Dr. Silke Reuther, Provenance Research
The Hamburg cabinetmaker Carl Friedrich Heinrich Plambeck received a prize at the World's Fair in London for his showpiece table made in 1851. The elaborately designed table was even described as one of the "most beautiful works" shown there. To demonstrate his skill, Plambeck used thinly cut mother-of-pearl, ivory and metal for ornate surface decoration in addition to exotic woods. What is special for me, however, are the coloured inlays. They form backgrounds, flower garlands as well as clothing in strong colours. What kind of material is this, I have always asked myself. The former MK&G furniture restorer Horst Krause restored this table in the early 1980s and, as a trainee at the time, drew my attention to the remarkable technique. Animal glue, mixed with blue, red, yellow or green pigments, has been poured out as a thin slab and sawn out like veneer. In a relatively short period around the mid-1850s, this colourful technique was used on furniture throughout Germany.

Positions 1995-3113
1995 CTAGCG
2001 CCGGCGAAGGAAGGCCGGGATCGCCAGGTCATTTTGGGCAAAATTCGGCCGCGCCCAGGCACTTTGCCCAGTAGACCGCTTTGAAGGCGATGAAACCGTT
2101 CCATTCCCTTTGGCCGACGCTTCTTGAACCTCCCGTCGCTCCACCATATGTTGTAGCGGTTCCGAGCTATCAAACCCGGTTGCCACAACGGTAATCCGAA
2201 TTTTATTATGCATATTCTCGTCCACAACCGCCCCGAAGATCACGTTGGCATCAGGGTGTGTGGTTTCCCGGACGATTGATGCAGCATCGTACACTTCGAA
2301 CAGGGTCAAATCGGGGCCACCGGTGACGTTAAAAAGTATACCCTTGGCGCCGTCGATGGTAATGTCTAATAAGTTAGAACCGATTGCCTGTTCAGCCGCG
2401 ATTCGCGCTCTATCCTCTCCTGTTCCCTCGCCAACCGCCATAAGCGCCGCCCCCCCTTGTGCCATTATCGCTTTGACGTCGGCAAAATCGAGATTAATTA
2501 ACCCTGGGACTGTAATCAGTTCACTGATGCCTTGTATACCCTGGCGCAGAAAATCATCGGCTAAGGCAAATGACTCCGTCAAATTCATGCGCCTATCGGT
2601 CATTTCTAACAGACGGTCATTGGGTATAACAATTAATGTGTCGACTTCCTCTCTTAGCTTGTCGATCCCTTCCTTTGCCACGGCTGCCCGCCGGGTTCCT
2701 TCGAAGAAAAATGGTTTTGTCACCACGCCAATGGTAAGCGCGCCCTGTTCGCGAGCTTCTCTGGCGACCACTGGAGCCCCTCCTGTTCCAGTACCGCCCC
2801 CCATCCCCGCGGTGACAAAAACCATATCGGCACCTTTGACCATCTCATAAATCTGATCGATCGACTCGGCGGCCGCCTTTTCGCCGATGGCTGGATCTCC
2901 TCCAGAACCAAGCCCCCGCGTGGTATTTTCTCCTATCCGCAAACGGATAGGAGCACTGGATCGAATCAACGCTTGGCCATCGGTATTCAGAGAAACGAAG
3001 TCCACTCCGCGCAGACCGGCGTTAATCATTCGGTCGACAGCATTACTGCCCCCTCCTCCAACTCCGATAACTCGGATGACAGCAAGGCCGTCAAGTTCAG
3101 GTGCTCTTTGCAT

Carola Klinzmann, Conservation Furniture and Wooden Objects
Sculpture group Janus, Mars and Minerva
"I am more interested in the future than in the past, for I intend to live in it." This sentence by Albert Einstein comes to mind when I look at the sculpture group. Janus, the god with two faces, one young, the other marked by age, is omnipresent. Uniting youth and age, he symbolises past and future, beginning and end. Minerva kneels before him. Is she, the patron goddess of war, wisdom and the arts, mourning the past? Or does she hope for an answer from the aged Janus in order to be able to avert an imminent danger? In contrast, Mars, the god of war and violence, stands in front of Janus in a confident pose, without even glancing at him. Undeterred, he pursues his brute warfare, but is in competition with Minerva. For she embodies intelligence and strategy, qualities that have already helped her to prevail against Mars. What I find fascinating is not only the realisation of the ancient myth, but also the topicality of the baroque sculpture. We should all learn from the past and make the right decision that we can live with in the future.